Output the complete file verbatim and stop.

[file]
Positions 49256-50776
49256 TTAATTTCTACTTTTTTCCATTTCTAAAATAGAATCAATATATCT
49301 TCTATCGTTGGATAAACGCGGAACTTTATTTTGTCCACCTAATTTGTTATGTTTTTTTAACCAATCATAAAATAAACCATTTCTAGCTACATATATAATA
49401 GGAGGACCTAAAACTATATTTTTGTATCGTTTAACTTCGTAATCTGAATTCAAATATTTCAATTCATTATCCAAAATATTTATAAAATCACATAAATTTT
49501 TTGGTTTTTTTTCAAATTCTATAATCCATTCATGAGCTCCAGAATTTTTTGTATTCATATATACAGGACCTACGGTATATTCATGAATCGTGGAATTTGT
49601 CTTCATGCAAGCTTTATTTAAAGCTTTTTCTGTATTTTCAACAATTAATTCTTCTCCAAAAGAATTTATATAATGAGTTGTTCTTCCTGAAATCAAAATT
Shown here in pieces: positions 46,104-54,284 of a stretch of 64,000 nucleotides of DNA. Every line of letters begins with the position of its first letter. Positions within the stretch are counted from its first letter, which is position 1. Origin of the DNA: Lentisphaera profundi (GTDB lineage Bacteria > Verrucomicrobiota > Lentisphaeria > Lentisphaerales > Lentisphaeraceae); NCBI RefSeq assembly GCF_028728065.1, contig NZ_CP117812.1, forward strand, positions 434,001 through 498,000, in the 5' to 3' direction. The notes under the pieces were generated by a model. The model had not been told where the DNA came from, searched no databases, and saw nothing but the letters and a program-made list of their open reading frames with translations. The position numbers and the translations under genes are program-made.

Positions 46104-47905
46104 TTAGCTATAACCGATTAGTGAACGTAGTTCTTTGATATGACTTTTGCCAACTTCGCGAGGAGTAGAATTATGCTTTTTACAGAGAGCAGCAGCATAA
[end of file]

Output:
Positions 49256-50776
49256 TTAATTTCTACTTTTTTCCATTTCTAAAATAGAATCAATATATCT
49301 TCTATCGTTGGATAAACGCGGAACTTTATTTTGTCCACCTAATTTGTTATGTTTTTTTAACCAATCATAAAATAAACCATTTCTAGCTACATATATAATA
49401 GGAGGACCTAAAACTATATTTTTGTATCGTTTAACTTCGTAATCTGAATTCAAATATTTCAATTCATTATCCAAAATATTTATAAAATCACATAAATTTT
49501 TTGGTTTTTTTTCAAATTCTATAATCCATTCATGAGCTCCAGAATTTTTTGTATTCATATATACAGGACCTACGGTATATTCATGAATCGTGGAATTTGT
49601 CTTCATGCAAGCTTTATTTAAAGCTTTTTCTGTATTTTCAACAATTAATTCTTCTCCAAAAGAATTTATATAATGAGTTGTTCTTCCTGAAATCAAAATT
Shown here in pieces: positions 46,104-54,284 of a stretch of 64,000 nucleotides of DNA. Every line of letters begins with the position of its first letter. Positions within the stretch are counted from its first letter, which is position 1. Origin of the DNA: Lentisphaera profundi (GTDB lineage Bacteria > Verrucomicrobiota > Lentisphaeria > Lentisphaerales > Lentisphaeraceae); NCBI RefSeq assembly GCF_028728065.1, contig NZ_CP117812.1, forward strand, positions 434,001 through 498,000, in the 5' to 3' direction. The notes under the pieces were generated by a model. The model had not been told where the DNA came from, searched no databases, and saw nothing but the letters and a program-made list of their open reading frames with translations. The position numbers and the translations under genes are program-made.

Positions 46104-47905
46104 TTAGCTATAACCGATTAGTGAACGTAGTTCTTTGATATGACTTTTGCCAACTTCGCGAGGAGTAGAATTATGCTTTTTACAGAGAGCAGCAGCATAA